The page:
Upon the death of the two ISI leaders, the most influential surviving member of the group, Samir ‘Abd Muhammad al-Khlifawi, aka Colonel Bakr, aka Haji Bakr, a former Iraqi army colonel who had worked on weapons development for Saddam, nominated Ibrahim Awad Ibrahim Bu Badri, aka Abu Duwa’, as the next ISI amir. Abu Duwa’ is from Samarra and belongs to the influential Bu Badri clan, which is part of the equally important Bu Abbas clan of Iraq’s Sunni heartland—of notable significance in forming and maintaining alliances in that part of Iraq. His kunya, and the name now most associated with him, is Abu Bakr al-Baghdadi. He has no affiliation with Iraq’s capital of Baghdad, but took the kunya as a security measure and to obscure his origins.
Relatively little is known about Abu Bakr al-Baghdadi. He is reported to have been an imam before the 2003 invasion and then an unremarkable official in AQI. The US military detained him in 2005, and held him until 2009 at the detention facility known as Camp Bucca where he met Haji Bakr. It is likely that his low-key approach is more in line with a number of Saddam-era officers who make up the group’s leadership.
Al Baghdadi was not immediately able to reverse the decline of the group, but something happened over the following year that completely changed the fortunes of ISI: Syria imploded.
By the summer of 2011, heavy fighting across Syria presented the beleaguered ISI with the gifts of sanctuary, weapons, and increased radicalization that come from persistent conflict. Haji Bakr and al-Baghdadi, after much deliberation, decided to open up a branch in Syria (though not with Iraqi fighters). This branch grew into the Syria-focused group Jabhat al-Nusra, led by Abu Muhammad al-Julani, a Syrian ISI operative. There was immediate friction between the two groups, and al Nusra later rejected al-Baghdadi’s April 2013 statement that al Nusra was the Syrian arm of his group, which he accordingly re-named ISIS. The Nusra/ISIS split pushed the former closer to AQC and the latter further away, leading to al-Baghdadi’s complete rejection of Zawahiri’s leadership, which in any case by then was no more than nominal. Haji Bakr was killed in Syria earlier this year, hurting but not crippling the group’s efforts.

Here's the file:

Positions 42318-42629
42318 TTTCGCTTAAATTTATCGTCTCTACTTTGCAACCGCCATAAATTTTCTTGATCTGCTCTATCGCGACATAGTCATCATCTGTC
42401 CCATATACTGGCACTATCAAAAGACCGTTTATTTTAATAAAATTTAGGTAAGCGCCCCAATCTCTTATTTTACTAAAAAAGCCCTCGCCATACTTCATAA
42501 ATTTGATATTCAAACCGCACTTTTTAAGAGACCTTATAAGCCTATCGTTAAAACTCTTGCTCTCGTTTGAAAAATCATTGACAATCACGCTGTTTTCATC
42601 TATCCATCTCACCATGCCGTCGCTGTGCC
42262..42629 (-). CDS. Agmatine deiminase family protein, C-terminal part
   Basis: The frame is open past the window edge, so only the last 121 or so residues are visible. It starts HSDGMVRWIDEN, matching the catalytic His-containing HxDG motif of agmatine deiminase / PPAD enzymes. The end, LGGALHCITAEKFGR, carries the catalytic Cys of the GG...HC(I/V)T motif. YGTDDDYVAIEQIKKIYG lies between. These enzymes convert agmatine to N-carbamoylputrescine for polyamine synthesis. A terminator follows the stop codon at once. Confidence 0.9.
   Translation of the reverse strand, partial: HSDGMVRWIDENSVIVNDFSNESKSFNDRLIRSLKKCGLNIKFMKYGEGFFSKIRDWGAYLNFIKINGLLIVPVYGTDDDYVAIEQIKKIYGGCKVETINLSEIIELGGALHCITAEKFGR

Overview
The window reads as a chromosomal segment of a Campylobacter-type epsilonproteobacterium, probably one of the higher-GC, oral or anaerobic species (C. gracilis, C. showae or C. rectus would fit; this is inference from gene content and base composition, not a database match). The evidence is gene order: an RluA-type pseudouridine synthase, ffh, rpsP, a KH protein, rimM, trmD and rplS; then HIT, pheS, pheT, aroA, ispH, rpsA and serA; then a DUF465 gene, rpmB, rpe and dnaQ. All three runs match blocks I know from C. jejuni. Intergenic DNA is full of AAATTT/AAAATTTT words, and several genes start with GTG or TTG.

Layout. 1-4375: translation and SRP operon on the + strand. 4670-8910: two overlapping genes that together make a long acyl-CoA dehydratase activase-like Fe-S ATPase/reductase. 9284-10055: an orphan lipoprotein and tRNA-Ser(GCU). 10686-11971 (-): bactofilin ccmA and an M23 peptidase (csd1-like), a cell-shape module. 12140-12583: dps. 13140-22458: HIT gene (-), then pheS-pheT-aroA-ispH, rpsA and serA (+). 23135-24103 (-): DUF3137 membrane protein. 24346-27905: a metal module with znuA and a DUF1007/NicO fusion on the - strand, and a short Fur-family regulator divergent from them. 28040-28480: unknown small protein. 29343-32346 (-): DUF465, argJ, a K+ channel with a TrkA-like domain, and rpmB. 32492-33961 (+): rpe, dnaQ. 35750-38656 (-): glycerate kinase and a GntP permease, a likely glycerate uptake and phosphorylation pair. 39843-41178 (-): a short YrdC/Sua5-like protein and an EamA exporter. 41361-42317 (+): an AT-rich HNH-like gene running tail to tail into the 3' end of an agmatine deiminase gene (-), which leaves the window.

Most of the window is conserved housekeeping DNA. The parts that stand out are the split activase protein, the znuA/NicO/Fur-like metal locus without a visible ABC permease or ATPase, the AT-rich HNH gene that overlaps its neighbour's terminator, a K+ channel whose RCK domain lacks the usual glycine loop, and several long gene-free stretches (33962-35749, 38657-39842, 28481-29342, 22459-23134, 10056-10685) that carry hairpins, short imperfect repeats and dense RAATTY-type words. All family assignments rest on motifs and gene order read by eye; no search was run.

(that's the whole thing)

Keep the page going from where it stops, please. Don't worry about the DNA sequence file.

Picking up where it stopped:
The most significant among the extraordinary events of the last week was ISIS’ attack in Mosul. The operation was named by the group the operation of “Asadallah al-Bilawi, Abu Abdul Rahman” (Asadallah translates to the Lion of God) after ISIS’ nominal number two and military commander, Isma’il Najm al-Bilawi, aka Abu ‘Abdul Rahman al-Bilawi, from Khaldiyah in the Anbar governate. He, like al-Baghdadi, was from an influential clan among Iraq’s Sunni tribes. In what may have been a pivotal event for the timing of the Mosul attack, Abu ‘Abdul Rahman was killed on June 5 during a police operation in Samarra. It was al-Bilawi, a former Republican Guard Lieutenant Colonel in the Saddam-era military, who had led the planning for the offensive. Unconfirmed allegations suggested that ISIS quickly launched the attacks after al-Bilawi was killed and his driver captured, for fear the Iraqi government would learn the details of the operational plans.
It is significant to note that the Syrian civil war not only kept ISIS from collapsing but also propelled it well beyond the scope and influence of Abu Musab al-Zarqawi. The near-term international response to the current ISIS crisis will be ineffective in the long-term if Syria continues to burn.